Thus Berehaven and Baltimore were not pirate lairs in the sense that they were owned by self-confessed sea-robbers who used them as an essential base for their operations. They were useful stations into which any pirate could sail to secure a long price for his cargoes or retreat for protection if hard pressed. At the same time, there is no doubt that the owners of both harbours did a certain amount of pirating on their own accounts and that they were not foolishly particular in the matter of infringing each other's interests, or the interests of any other Irishmen. There was, for instance, the occasion when Sir Fineen O'Driscoll-Sir Fineen of the Ships, as he was known- burnt his fingers badly over a cargo of rich wine.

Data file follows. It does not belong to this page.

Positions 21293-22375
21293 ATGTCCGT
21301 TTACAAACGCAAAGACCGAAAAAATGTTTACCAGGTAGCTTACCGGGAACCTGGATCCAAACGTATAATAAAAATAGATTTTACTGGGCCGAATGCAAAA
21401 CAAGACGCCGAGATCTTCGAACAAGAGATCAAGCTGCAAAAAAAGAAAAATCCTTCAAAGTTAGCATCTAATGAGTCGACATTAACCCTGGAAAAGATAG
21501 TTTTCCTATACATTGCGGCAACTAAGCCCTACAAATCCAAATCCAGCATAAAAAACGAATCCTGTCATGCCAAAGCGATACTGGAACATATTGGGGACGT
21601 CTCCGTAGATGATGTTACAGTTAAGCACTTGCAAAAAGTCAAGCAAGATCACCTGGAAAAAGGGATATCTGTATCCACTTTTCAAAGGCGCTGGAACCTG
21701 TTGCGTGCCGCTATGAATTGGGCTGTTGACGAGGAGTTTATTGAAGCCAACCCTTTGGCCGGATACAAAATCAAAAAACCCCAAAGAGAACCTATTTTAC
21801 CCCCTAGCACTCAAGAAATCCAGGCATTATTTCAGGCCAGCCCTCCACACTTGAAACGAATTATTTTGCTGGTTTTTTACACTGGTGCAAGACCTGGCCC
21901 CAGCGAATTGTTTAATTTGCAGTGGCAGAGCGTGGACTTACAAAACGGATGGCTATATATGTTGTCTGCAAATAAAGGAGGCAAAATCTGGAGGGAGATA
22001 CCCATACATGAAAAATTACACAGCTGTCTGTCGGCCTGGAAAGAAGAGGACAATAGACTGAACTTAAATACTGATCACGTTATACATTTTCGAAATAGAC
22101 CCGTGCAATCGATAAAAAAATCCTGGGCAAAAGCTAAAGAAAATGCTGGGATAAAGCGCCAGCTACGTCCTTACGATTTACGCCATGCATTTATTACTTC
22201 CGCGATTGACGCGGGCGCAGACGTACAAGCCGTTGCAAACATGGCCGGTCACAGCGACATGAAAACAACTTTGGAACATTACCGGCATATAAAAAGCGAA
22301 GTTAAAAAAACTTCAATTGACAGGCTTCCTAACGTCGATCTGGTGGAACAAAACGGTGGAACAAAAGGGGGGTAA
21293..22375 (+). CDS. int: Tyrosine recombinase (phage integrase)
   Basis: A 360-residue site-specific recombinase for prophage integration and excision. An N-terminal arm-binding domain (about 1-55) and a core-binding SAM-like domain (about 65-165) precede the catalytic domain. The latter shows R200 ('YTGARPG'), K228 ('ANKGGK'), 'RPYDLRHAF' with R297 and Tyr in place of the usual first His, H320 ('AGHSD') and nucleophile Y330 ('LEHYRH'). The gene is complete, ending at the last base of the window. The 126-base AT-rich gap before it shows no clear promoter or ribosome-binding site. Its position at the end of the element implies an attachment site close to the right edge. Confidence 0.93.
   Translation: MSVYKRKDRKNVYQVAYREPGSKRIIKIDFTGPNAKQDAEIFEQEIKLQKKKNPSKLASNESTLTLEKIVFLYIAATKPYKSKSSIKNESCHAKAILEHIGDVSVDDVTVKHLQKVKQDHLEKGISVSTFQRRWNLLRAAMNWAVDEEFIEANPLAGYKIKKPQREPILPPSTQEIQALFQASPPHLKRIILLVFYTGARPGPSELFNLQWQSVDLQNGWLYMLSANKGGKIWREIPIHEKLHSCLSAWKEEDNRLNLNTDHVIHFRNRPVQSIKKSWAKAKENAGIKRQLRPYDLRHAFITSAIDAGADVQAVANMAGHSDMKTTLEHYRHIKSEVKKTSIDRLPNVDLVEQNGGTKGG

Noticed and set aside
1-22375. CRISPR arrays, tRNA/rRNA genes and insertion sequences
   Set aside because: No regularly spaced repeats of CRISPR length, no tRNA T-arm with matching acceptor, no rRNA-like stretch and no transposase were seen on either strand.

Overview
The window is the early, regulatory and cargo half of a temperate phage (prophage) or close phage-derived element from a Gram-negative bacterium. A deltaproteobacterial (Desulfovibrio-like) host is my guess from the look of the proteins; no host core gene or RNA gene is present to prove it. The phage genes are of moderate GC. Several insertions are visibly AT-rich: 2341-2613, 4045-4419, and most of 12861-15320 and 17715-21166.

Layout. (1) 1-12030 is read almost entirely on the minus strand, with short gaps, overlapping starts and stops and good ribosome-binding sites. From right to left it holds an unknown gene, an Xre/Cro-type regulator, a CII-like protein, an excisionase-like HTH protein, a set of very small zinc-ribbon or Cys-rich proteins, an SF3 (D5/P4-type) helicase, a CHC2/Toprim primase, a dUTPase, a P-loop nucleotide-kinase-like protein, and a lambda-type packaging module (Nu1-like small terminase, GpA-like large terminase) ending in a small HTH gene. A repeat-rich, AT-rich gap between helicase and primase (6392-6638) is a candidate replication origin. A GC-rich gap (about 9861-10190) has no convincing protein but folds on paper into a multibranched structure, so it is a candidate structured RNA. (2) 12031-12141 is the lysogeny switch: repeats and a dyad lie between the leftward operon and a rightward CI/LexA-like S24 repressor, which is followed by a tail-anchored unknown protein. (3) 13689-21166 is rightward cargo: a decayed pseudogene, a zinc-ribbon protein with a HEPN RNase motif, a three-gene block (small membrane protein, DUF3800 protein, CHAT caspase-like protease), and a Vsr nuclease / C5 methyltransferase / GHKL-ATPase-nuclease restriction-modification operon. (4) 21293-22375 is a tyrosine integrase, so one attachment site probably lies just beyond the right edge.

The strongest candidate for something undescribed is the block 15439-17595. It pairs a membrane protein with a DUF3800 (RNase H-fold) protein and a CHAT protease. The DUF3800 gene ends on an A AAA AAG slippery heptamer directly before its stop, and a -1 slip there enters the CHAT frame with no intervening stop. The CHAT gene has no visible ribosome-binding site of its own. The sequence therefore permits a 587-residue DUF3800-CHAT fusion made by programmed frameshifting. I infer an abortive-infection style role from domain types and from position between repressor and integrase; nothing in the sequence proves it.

One stormy February day this worthy, in company with his bastard son, Gilly Duff, nicknamed the Black Boy, saw a ship beating about helplessly at the entrance to Baltimore Bay. Jumping into a boat the thoughtful pair offered to pilot the stranger, much to the relief of the harassed sailors. She was a Portuguese vessel laden with one hundred tuns of wine consigned to certain merchants in Waterford. All this the O'Driscolls very soon found out, and they determined to make the valuable cargo their own. The Portuguese captain was delighted when the charming strangers asked him and his officers to dine with them in their haven. Apparently he suspected nothing when the crew were included in the invitation. It was a case of the spider and the fly. No sooner were the sailors inside the castle than they were seized and clapped into irons, and the work of transferring the wine began. But the Waterford merchants were not the men to have their pride (and their pockets) hurt in this way, and they speedily fitted out an armed vessel to avenge their loss.